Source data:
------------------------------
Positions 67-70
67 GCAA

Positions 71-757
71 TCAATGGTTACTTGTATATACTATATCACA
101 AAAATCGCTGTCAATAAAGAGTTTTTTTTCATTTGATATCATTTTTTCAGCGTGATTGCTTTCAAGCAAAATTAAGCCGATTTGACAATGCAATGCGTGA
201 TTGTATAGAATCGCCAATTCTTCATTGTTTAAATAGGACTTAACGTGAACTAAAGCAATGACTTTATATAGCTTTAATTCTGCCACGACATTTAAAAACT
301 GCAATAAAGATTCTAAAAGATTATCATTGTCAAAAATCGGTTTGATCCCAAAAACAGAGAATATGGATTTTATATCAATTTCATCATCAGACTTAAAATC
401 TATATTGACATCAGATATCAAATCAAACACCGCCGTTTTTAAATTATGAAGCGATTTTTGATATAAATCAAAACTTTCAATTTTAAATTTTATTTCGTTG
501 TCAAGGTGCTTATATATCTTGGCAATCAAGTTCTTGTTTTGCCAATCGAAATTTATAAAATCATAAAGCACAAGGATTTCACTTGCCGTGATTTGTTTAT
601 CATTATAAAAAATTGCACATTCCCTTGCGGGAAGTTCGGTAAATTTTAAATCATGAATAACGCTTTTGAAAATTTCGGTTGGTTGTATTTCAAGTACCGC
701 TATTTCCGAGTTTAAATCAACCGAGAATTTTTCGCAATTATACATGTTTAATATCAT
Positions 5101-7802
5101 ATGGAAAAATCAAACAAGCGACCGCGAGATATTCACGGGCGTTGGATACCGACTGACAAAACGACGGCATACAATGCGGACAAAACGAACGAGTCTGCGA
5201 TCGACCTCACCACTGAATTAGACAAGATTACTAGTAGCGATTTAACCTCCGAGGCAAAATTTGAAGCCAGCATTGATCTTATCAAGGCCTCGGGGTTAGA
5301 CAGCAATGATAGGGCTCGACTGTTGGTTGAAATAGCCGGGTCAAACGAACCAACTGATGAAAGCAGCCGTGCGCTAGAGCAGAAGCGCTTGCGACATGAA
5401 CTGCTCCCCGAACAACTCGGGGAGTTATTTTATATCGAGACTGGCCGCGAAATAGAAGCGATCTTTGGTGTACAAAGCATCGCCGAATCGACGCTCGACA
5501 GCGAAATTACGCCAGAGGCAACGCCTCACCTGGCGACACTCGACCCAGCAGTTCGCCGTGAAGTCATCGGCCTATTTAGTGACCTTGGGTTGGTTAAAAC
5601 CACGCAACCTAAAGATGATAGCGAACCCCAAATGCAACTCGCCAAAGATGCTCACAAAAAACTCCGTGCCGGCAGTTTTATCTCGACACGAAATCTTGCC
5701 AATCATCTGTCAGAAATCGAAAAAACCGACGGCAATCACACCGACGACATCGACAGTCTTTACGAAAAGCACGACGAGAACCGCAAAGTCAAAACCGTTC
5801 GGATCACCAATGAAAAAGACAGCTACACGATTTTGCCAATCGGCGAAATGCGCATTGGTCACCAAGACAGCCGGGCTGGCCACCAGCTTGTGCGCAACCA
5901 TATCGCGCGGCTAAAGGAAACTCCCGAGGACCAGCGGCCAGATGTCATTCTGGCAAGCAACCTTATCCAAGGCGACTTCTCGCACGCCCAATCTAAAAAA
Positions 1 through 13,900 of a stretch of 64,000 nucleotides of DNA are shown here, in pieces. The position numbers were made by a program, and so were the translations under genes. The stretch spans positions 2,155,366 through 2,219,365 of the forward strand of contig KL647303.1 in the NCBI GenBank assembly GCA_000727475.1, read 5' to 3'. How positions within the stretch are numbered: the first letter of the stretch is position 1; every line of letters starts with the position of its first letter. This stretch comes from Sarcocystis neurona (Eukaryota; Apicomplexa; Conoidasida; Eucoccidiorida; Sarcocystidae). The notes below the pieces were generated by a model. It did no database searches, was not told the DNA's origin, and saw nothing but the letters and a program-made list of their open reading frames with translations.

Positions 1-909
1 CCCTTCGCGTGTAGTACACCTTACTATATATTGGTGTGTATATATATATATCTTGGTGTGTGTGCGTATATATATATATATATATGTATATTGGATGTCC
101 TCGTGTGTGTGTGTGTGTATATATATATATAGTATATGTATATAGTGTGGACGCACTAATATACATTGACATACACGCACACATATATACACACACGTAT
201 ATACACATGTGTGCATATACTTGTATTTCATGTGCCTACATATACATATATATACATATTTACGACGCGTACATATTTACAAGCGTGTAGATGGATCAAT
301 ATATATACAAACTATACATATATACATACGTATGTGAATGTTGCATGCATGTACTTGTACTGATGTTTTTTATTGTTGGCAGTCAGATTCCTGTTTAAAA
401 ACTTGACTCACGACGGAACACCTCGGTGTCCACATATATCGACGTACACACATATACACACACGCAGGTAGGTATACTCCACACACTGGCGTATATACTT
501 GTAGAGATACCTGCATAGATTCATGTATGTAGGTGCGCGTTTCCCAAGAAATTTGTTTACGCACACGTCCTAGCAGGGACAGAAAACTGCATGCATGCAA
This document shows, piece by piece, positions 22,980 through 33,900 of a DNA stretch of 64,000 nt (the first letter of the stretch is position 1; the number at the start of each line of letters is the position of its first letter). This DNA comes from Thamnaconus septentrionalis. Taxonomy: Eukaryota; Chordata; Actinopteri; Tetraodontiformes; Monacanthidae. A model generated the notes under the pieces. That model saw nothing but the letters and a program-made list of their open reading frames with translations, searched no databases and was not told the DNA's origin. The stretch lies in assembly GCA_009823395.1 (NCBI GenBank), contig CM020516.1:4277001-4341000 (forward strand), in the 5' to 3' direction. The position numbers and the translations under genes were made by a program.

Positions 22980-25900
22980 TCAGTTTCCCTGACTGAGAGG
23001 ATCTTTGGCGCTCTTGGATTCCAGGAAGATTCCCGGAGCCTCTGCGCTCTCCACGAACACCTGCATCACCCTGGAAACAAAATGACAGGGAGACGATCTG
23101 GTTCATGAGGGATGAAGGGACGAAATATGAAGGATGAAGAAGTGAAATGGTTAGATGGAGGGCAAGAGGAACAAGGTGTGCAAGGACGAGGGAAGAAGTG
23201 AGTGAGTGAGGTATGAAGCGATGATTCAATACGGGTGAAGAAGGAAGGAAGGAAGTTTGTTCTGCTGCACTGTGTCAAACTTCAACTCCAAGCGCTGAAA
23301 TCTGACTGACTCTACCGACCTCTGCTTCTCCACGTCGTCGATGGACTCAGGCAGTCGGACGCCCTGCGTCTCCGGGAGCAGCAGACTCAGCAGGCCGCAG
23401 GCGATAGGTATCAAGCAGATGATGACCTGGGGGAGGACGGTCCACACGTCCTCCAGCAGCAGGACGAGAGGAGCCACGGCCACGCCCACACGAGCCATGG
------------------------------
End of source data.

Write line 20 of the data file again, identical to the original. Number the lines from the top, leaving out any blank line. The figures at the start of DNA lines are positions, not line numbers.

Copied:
5801 GGATCACCAATGAAAAAGACAGCTACACGATTTTGCCAATCGGCGAAATGCGCATTGGTCACCAAGACAGCCGGGCTGGCCACCAGCTTGTGCGCAACCA